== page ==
Remember Me
Or use your Academic/Social account:


Or use your Academic/Social account:


You have just completed your registration at OpenAire.

Before you can login to the site, you will need to activate your account. An e-mail will be sent to you with the proper instructions.


Please note that this site is currently undergoing Beta testing.
Any new content you create is not guaranteed to be present to the final version of the site upon release.

Thank you for your patience,
OpenAire Dev Team.

Close This Message


Verify Password:
Verify E-mail:
*All Fields Are Required.
Please Verify You Are Human:
fbtwitterlinkedinvimeoflicker grey 14rssslideshare1
Golbamaki, N; Rasulev, B; Cassano, A; Robinson, RLM; Benfenati, E; Leszczynski, J; Cronin, MTD
Languages: English
Types: Article
Subjects: QD, RM, RS
Nanotechnology has rapidly entered into human society, revolutionized many areas, including technology, medicine and cosmetics. This progress is due to the many valuable and unique properties that nanomaterials possess. In turn, these properties might become an issue of concern when considering potentially uncontrolled release to the environment. The rapid development of new nanomaterials thus raises questions about their impact on the environment and human health. This review focuses on the potential of nanomaterials to cause genotoxicity and summarizes recent genotoxicity studies on metal oxide/silica nanomaterials. Though the number of genotoxicity studies on metal oxide/silica nanomaterials is still limited, this endpoint has recently received more attention for nanomaterials, and the number of related publications has increased. An analysis of these peer reviewed publications over nearly two decades shows that the test most employed to evaluate the genotoxicity of these nanomaterials is the comet assay, followed by micronucleus, Ames and chromosome aberration tests. Based on the data studied, we concluded that in the majority of the publications analysed in this review, the metal oxide (or silica) nanoparticles of the same core chemical composition did not show different genotoxicity study calls (i.e. positive or negative) in the same test, although some results are inconsistent and need to be confirmed by additional experiments. Where the results are conflicting, it may be due to the following reasons: (1) variation in size of the nanoparticles; (2) variations in size distribution; (3) various purities of nanomaterials; (4) variation in surface areas for nanomaterials with the same average size; (5) differences in coatings; (6) differences in crystal structures of the same types of nanomaterials; (7) differences in size of aggregates in solution/media; (8) differences in assays; (9) different concentrations of nanomaterials in assay tests. Indeed, due to the observed inconsistencies in the recent literature and the lack of adherence to appropriate, standardized test methods, reliable genotoxicity assessment of nanomaterials is still challenging.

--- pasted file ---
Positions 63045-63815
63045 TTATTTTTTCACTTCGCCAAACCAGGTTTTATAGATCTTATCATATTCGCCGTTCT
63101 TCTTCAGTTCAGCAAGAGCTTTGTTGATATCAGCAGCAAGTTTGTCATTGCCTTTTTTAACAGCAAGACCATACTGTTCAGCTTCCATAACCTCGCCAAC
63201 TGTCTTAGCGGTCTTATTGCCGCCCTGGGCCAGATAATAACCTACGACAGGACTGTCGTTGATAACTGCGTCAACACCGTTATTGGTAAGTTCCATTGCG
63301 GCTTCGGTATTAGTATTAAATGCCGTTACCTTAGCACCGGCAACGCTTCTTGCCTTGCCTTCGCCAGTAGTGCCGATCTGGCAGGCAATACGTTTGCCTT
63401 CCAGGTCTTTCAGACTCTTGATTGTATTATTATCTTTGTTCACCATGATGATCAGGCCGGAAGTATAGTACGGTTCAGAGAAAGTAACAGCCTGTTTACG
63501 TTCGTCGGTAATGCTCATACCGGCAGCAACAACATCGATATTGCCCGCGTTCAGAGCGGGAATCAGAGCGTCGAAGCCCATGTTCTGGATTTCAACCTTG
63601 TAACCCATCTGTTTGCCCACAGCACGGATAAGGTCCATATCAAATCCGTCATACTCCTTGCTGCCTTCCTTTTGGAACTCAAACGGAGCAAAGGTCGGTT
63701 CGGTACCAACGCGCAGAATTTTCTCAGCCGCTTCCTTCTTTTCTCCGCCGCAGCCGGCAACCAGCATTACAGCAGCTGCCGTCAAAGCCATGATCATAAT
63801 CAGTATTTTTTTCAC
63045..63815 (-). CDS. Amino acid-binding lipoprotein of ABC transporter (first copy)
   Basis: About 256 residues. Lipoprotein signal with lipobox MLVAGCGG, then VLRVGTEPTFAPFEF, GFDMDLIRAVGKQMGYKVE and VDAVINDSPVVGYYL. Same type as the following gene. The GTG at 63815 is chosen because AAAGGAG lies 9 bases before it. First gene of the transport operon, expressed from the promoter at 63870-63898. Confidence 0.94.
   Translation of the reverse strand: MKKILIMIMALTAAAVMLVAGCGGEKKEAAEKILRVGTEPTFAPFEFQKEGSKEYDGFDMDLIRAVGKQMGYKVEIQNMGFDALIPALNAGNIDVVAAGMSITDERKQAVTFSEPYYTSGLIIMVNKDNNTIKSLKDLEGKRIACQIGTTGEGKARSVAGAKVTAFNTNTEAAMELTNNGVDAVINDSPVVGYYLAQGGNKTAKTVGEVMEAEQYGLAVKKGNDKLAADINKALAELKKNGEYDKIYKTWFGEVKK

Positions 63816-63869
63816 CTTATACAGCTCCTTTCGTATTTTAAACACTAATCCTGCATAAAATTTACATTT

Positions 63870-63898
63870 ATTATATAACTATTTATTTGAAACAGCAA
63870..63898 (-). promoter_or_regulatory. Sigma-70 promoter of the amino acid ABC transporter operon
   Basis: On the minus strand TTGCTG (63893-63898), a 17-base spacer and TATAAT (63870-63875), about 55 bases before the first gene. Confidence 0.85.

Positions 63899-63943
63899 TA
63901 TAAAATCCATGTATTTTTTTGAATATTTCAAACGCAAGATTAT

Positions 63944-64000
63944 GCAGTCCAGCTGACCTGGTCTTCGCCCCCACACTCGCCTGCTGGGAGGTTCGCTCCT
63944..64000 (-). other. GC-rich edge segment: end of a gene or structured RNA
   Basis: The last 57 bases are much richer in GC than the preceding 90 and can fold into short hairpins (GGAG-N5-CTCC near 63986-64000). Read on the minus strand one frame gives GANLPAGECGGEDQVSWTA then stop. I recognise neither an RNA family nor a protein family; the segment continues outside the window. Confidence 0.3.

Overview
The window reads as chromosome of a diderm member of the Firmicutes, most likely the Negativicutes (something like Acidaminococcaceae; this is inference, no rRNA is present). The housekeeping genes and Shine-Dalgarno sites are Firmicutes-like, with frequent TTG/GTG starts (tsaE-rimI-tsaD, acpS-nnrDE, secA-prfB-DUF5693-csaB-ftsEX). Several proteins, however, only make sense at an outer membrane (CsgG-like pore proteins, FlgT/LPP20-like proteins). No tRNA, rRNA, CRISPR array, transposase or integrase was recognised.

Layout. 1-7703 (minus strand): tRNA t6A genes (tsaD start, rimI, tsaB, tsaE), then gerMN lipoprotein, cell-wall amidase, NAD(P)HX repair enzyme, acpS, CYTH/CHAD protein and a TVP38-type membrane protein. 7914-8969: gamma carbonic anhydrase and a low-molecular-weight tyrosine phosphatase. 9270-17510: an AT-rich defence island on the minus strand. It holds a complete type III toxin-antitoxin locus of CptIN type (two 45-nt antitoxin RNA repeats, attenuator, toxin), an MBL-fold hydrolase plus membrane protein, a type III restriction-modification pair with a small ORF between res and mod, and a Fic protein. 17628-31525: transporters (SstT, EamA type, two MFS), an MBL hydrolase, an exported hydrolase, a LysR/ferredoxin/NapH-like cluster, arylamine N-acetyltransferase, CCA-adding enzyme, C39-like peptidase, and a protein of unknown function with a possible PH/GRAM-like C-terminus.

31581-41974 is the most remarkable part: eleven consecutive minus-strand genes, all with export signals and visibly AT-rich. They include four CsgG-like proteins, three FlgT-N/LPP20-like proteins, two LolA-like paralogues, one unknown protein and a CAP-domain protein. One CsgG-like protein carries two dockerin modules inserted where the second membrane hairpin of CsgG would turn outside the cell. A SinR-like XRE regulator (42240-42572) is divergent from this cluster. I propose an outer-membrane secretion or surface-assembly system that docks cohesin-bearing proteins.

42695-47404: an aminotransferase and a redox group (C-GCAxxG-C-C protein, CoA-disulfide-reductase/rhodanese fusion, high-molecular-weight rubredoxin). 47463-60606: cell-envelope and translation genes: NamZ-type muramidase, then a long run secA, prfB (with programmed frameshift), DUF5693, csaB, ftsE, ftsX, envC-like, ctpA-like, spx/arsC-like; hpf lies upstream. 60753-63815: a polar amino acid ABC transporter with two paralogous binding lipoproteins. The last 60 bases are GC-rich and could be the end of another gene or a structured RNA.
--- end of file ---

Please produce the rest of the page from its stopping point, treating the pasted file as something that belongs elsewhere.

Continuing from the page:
• No references.
  • No related research data.
  • No similar publications.

Share - Bookmark

Cite this article